In 1998, IE 5.0 is released, marking a further improvement of DHTML technology, according to Microsoft's history. On April 3, 2000, Microsoft is found by a federal court to have abused its Windows monopoly position in order to erode Netscape's browser market position.

In August 2001, Microsoft releases IE 6.0 with Windows XP. Microsoft added privacy and security capabilities, plus legacy support for IE 5 through "quirks mode." Developers start coding their Web sites to support how the code appears in IE 6, the predominant browser. By this time, Microsoft has eliminated the Netscape threat to its browser market share. Microsoft begins to release its new browsers less frequently. Firefox 1.0 is released by the Mozilla project in November 2004.

IE 7 is born in 2006 as a standalone application, five years after IE 6. The new IE 7 browser is distributed with Windows Vista, but is also available as a separate download for Windows XP Service Pack 2 and Windows Server 2003 SP1. Developers burdened with continuing to support IE 6 quirks see IE 6 as a browser that doesn't conform to standards.

By 2008, IE 8 is released with the promise of better support for Web standards, including CSS 2.1 compliance. An improved security filter to ward off phishing attempts is added. Microsoft cites studies it funded indicating that IE 8 was the most secure browser in terms of warding off socially engineered attacks. The company publishes its own tests results in 2009 concluding that IE 8 is the "fastest browser," but it later backs away from the top speed claim.

In January 2009, Internet Explorer gets in trouble with the law again. This time, it's with the European Commission, which issues a Statement of Objections indicating that Microsoft used its Windows monopoly in Europe to market Internet Explorer. Tempers fade in early 2010 as a browser ballot screen solution is released with European editions of Windows 7, allowing other browsers a better chance of being selected.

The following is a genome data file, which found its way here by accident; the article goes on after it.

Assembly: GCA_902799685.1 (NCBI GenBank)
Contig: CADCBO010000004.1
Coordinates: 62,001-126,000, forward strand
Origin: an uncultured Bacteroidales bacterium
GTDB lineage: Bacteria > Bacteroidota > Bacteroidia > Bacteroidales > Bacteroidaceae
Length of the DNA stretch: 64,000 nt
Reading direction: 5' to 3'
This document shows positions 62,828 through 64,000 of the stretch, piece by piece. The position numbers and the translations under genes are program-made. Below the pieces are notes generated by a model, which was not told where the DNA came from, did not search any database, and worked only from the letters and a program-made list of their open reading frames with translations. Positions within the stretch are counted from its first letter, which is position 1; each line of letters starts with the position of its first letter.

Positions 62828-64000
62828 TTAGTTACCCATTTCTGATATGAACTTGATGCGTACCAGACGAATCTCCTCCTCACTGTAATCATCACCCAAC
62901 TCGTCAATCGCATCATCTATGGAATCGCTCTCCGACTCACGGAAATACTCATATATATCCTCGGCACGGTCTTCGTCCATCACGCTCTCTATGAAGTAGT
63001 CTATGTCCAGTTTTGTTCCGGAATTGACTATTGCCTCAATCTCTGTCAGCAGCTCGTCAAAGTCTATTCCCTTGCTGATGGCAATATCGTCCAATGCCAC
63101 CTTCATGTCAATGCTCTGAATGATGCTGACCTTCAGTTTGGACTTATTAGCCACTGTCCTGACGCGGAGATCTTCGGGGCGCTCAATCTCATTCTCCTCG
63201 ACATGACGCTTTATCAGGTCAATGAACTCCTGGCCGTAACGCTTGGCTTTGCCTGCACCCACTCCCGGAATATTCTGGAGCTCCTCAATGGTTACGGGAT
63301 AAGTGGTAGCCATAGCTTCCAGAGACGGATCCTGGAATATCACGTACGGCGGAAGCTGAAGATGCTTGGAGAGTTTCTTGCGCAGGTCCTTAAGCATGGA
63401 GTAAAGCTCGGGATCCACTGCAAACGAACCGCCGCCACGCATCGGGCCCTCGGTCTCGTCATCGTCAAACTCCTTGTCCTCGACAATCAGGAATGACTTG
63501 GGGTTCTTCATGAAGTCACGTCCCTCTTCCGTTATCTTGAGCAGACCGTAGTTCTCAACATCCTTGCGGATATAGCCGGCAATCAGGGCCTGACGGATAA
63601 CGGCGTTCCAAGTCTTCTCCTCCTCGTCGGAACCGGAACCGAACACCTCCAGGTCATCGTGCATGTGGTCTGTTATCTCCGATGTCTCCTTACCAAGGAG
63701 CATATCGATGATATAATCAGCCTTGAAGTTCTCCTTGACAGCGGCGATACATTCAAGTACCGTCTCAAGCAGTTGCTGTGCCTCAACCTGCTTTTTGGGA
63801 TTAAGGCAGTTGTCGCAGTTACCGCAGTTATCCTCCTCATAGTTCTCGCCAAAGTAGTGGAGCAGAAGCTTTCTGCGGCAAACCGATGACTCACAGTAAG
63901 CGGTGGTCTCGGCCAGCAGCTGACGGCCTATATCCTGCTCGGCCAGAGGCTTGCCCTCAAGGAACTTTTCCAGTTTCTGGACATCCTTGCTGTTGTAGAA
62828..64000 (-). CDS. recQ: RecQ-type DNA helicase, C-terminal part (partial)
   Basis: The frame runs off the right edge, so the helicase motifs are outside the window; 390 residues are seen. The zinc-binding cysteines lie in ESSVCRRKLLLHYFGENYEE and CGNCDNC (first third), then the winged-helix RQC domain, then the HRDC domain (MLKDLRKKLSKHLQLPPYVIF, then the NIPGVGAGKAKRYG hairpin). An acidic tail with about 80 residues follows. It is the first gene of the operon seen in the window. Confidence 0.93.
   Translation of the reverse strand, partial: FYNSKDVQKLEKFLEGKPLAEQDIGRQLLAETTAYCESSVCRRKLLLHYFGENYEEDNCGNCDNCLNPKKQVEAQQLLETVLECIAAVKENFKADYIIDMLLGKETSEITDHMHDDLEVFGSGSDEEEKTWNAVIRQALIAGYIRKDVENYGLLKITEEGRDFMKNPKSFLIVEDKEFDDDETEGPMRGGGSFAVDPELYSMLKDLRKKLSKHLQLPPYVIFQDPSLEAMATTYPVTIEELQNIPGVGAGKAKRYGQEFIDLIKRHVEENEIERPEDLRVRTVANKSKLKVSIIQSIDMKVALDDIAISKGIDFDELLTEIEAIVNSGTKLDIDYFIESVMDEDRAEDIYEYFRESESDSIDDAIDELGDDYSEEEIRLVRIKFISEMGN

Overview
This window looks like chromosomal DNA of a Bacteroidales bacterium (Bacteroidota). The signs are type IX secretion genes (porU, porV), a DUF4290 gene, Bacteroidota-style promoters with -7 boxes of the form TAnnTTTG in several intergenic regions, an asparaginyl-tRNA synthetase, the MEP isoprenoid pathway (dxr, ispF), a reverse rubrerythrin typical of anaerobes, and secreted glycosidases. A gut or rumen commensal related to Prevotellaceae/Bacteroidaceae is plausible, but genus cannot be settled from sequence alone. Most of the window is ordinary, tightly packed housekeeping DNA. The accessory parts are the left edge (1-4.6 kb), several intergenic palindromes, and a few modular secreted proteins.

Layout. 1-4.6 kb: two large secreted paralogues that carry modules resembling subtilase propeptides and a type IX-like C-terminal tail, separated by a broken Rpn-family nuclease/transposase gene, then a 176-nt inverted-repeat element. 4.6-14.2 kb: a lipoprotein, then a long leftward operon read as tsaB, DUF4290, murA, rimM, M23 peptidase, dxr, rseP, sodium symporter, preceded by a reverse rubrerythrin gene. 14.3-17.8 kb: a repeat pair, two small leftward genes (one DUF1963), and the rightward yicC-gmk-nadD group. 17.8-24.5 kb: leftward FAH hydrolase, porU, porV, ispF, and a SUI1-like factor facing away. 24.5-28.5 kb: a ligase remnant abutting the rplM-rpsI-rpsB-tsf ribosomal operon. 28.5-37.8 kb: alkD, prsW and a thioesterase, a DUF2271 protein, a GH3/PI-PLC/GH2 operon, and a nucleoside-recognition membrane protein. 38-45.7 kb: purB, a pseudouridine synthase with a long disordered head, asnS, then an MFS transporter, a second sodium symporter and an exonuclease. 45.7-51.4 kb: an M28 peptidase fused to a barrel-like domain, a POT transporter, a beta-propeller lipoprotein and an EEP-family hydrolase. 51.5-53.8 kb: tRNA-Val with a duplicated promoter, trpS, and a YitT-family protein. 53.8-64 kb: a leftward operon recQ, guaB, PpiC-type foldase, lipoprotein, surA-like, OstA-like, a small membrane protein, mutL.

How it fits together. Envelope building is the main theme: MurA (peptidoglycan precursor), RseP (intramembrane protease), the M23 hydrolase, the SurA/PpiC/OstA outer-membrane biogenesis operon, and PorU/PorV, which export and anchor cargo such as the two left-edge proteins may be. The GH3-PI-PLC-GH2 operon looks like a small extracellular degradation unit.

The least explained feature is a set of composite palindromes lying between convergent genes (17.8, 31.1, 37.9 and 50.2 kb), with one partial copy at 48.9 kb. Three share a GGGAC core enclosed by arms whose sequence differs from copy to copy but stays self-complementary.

On September 15, 2010, Microsoft expects to bring to term a new addition to its browser family -- namely, Internet Explorer 9. With IE 9, which is currently available as "platform preview 4" for Windows 7 and Windows Vista, Microsoft has made it known that it intends to stay on the cutting edge of standards, supporting the HTML 5 and CSS 3 evolving standards.

Microsoft now hopes that IE 6 will die as it ushers in a new era with IE 9. However, IE 6, with all of its insecurities and quirks, is now tied to the lifecycle of the Windows XP operating system per Microsoft's legal arguments. That means that Microsoft still has to support IE 6 through April 2014. Meanwhile, many organizations have built their Web applications based on IE 6 and have problems upgrading those apps to run on the next browser version. In February 2010, Google dropped support for IE 6 after a hacking incident traced to China resulted in data being stolen from Google's corporate headquarters.

Microsoft will face the somewhat embarrassing situation of releasing IE 9 before Windows 8, which supposedly is Microsoft's next operating system under development. The release will bust the myth that Internet Explorer is tied to the operating system, argues long-time Microsoft observer Mary-Jo Foley.

Although IE is still a teenager in human years, it's proven itself to be pervasive and dominant, holding a market share in July of 60.7 percent, according to Net Applications. It's also shown itself to be somewhat of a scofflaw and bully, although people do tend to get behind bullies. Now, with IE 9 coming next month, it may prove greater maturity. Will IE 9 respect common standards -- and common decency -- as well as the time of Web developers? That prospect remains to be seen.